Table of Contents

    Topic review


    Subjects: Dermatology
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    Psoriasis is a common immune-mediated inflammatory skin disease characterized by well-demarcated scaly raised plaques.

    1. Introduction

    The disease has a different prevalence, depending on ethnicity and geographical distribution. Plaque, erythrodermic, pustular, inverse and guttate psoriasis are the diverse subtypes of psoriasis, according to the onset of the disease. Plaque psoriasis, also known as psoriasis vulgaris, is the most common clinical subtype, affecting about 90% of patients[1][2]. The lesions are well-defined papulosquamous scales characterized by the focal formation of erythematous, raised plaques that constantly shed scales derived from excessive growth of skin epithelial cells[3]. The growth and dilation of superficial blood vessels, which causes redness, and the hyperplasia of the epidermis explain the clinical features of this chronic disease. The most affected body parts include elbows, knees, scalp, sacroiliac, lower back and nails[4]. In psoriasis vulgaris, the plaques are generally symmetrically distributed, suggesting a connection with the nervous system. The skin lesions develop after the immune system sends incorrect signals, increasing the mitotic rate of keratinocytes, leading to incomplete cornification and to a poorly adherent stratum corneum[5]. Psoriasis impacts general health since it is related to many other comorbidities, such as psoriatic arthritis, inflammatory bowel disease, hypertension, atherogenic dyslipidemia, diabetes, and many others[6]. Affected patients can also suffer from depression and anxiety. Therefore, psychological consequences have to be considered[7]. This skin disease has been recognized as a T lymphocyte mediated autoimmune skin condition. It is caused by various cutaneous cellular changes, including epidermal keratinocyte hyperplasia, T lymphocyte infiltration, vascular hyperplasia, presence of neutrophils, and other forms of leucocytes in infected skin[3]. The exact etiology is not yet fully understood[8]

    2. The Genetic Basis of Psoriasis

    2.1. Genetic Factors

    The worldwide prevalence of psoriasis is about 2%. More than 125 million individuals are affected, with an estimated heritability between 66% and 90%[9][10][11]. Epidemiological studies involving cohorts of 95 or more subjects have found a higher concordance rate among monozygotic twins compared to dizygotic twins (35–72% vs. 15–23%, respectively)[12][13][14]. Moreover, a significantly higher incidence of the disease is observed among patients’ relatives[15]. The assessment of the sera of 346 subjects from a kindred of 815 Caucasian Americans spanning six generations has highlighted the implication of genetic factors[16]. Although psoriasis can affect people of all ages, there is a bimodal age of onset: early-onset occurs before 40 years old and represents 75% of the cases, while the late-onset occurs at a mean age of 56–60 years[17][18]. The role of molecular genetics in psoriasis has been proven to be involved in the disease’s pathology in previous years. Large-scale studies involving more than 2600 and 5000 psoriatic individuals have identified multiple loci associated with psoriasis in the human genome[19][20]. The principal locus that has been demonstrated to be connected to the disease is PSORS1, encoding the gene variant HLA-Cw6, which is carried by up to 85% of patients with early-onset psoriasis in comparison with 15% in late-onset psoriasis[17]. More recently, further studies consisting of over 15,000 psoriatic cases carried out by Tsoi and his colleagues have led to the identification of additional loci associated with psoriasis, raising the number of documented psoriasis susceptibility loci to 41 in Caucasians and 49 worldwide[21][22].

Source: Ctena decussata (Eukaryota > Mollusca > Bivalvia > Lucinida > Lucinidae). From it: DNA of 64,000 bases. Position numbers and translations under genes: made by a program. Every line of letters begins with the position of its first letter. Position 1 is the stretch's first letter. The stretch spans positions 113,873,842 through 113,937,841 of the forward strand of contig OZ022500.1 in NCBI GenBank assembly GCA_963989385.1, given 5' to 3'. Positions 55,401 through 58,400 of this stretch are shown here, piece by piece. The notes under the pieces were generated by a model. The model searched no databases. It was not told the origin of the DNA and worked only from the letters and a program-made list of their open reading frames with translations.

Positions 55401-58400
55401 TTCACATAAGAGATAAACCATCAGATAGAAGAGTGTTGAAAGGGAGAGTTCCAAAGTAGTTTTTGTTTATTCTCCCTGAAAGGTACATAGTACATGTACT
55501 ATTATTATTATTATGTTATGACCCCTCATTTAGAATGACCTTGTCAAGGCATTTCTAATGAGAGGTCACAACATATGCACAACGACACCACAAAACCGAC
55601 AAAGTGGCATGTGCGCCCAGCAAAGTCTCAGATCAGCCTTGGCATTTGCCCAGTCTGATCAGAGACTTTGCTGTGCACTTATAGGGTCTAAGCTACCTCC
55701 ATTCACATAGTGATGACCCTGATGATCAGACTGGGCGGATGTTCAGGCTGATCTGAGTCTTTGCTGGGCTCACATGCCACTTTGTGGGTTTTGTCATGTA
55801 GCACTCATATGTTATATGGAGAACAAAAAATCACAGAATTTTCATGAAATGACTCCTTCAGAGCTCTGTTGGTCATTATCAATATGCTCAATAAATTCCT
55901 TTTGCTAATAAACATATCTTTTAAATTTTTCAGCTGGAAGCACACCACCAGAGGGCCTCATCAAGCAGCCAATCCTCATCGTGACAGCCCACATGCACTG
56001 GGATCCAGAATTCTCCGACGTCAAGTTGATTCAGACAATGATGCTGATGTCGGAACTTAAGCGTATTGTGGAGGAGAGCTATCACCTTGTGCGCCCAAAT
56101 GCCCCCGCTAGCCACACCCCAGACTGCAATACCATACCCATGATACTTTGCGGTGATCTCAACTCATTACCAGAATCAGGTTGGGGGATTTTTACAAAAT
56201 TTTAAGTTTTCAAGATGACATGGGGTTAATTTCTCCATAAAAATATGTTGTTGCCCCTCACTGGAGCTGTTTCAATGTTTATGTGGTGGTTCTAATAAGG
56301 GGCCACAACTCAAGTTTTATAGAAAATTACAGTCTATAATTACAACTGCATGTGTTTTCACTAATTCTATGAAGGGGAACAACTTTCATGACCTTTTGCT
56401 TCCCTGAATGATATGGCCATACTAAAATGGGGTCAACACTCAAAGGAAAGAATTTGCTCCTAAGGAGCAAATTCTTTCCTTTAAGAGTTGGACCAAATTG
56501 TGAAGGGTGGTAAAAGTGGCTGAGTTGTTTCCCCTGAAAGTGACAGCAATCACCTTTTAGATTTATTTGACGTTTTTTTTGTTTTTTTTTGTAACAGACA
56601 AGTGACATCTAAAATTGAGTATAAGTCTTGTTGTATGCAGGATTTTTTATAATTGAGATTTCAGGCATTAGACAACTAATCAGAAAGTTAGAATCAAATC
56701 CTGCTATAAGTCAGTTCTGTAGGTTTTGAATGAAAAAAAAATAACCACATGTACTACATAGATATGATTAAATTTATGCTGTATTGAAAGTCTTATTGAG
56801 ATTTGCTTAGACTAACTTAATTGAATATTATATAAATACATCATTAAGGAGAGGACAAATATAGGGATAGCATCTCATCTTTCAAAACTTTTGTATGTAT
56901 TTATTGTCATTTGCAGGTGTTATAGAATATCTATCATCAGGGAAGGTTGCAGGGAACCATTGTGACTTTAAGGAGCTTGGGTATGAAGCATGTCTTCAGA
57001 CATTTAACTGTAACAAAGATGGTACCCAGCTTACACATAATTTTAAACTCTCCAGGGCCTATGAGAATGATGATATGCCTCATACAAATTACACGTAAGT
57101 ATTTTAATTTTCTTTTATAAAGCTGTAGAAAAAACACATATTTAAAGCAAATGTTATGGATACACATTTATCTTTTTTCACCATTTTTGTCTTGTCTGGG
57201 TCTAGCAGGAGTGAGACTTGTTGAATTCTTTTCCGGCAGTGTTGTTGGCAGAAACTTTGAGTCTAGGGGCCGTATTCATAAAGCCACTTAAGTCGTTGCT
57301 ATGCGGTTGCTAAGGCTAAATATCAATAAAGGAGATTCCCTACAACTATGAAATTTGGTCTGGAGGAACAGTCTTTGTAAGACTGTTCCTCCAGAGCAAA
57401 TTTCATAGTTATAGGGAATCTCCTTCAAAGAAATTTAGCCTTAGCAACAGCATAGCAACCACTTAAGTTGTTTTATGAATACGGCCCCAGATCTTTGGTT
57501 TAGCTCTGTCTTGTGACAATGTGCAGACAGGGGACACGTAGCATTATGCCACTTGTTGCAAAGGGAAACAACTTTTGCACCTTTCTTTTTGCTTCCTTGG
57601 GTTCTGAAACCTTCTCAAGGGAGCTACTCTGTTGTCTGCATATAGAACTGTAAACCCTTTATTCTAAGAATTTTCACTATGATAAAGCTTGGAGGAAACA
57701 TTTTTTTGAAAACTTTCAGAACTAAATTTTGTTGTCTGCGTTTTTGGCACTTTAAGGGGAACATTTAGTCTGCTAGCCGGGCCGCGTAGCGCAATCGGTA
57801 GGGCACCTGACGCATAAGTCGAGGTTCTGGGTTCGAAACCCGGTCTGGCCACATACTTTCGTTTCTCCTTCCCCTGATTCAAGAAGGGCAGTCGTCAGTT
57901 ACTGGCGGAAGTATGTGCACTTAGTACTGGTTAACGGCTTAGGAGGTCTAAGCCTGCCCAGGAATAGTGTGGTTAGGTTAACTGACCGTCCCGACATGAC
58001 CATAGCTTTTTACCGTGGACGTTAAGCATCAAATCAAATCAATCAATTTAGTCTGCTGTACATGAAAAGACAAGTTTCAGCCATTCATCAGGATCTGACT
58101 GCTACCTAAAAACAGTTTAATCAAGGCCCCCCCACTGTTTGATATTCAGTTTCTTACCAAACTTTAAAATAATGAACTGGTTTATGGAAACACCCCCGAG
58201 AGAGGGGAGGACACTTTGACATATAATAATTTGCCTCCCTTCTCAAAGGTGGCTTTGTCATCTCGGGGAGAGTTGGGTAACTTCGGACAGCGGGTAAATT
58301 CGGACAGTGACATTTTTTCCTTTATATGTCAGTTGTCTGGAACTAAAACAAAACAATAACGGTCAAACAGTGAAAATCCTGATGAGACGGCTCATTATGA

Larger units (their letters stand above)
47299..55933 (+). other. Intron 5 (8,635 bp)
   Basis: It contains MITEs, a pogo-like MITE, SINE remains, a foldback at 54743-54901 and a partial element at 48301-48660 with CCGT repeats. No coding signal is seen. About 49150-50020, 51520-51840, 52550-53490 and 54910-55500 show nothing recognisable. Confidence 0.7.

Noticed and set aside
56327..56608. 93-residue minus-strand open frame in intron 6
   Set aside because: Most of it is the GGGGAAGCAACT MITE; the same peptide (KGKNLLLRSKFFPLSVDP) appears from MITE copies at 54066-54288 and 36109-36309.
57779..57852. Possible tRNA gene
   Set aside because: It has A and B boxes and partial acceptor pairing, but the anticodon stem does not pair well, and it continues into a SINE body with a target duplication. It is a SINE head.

2.2. Differences between Men and Women

    The prevalence of psoriasis is considered to be balanced between men and women[23]. Only a few studies in the literature explored the differences in genetic risks between the two sexes. However, some have pointed out sex-related differences in the severity of psoriasis and divergent genetic factors. In a study involving 369 patients with familial psoriasis, Gudjonsson et al. stated that HLA-Cw6-positive female patients may have an earlier onset of psoriasis than HLA-Cw6-positive males[24]. Research by Quiero et al. on psoriasis arthritis (PsA) showed variations in gender distribution of certain genetic markers from the major histocompatibility complex (MHC) region when patients were separated by age at the beginning of the disorder[25]. Moreover, Huffmeier et al. found a significantly higher concentration of the PTPN22*620W allele carriers in males than in females in a study of 375 patients with PsA[26]. Furthermore, the higher proportion of men with access to systemic treatment compared to women has raised questions about the severity of psoriasis between both genders. Studies have confirmed that psoriasis affects men more severely than women by highlighting a superior median of the psoriasis area severity index (PASI) score in men than in women[27][28][29]. A study investigating 461 psoriatic patients revealed a strong association between the score value rs1062470AA genotype (PSORS1C1/CDSN) and the PASI score in males only, increasing their risk of disease severity and pointing out that it might be gender-dependent[28]. Males with AA genotype had a significantly higher PASI score in comparison to others. This was not observed in female patients. Interestingly, independently of rs1062470 genotype, males had considerably higher PASI scores than females except for the earliest onset of the disease, suggesting that psoriasis is more severe in men than in women[29][30]. Another association of rs887466 (PSORS1C3) with psoriasis risk in men and women was noted by Wiśniewski and his colleagues[28]. The protective effect of the A allele and AA genotype was only visible for men. However, it remains unclear why this effect is only observed in male patients. Other studies, each involving around 50 male patients with psoriasis, have linked serum testosterone levels to psoriasis, suggesting the involvement of sex hormones in the pathology[31][32]. Finally, in a study of 121 male patients with psoriasis, Allam et al. also reported that the severity of psoriasis is inversely correlated with serum testosterone levels in men[33].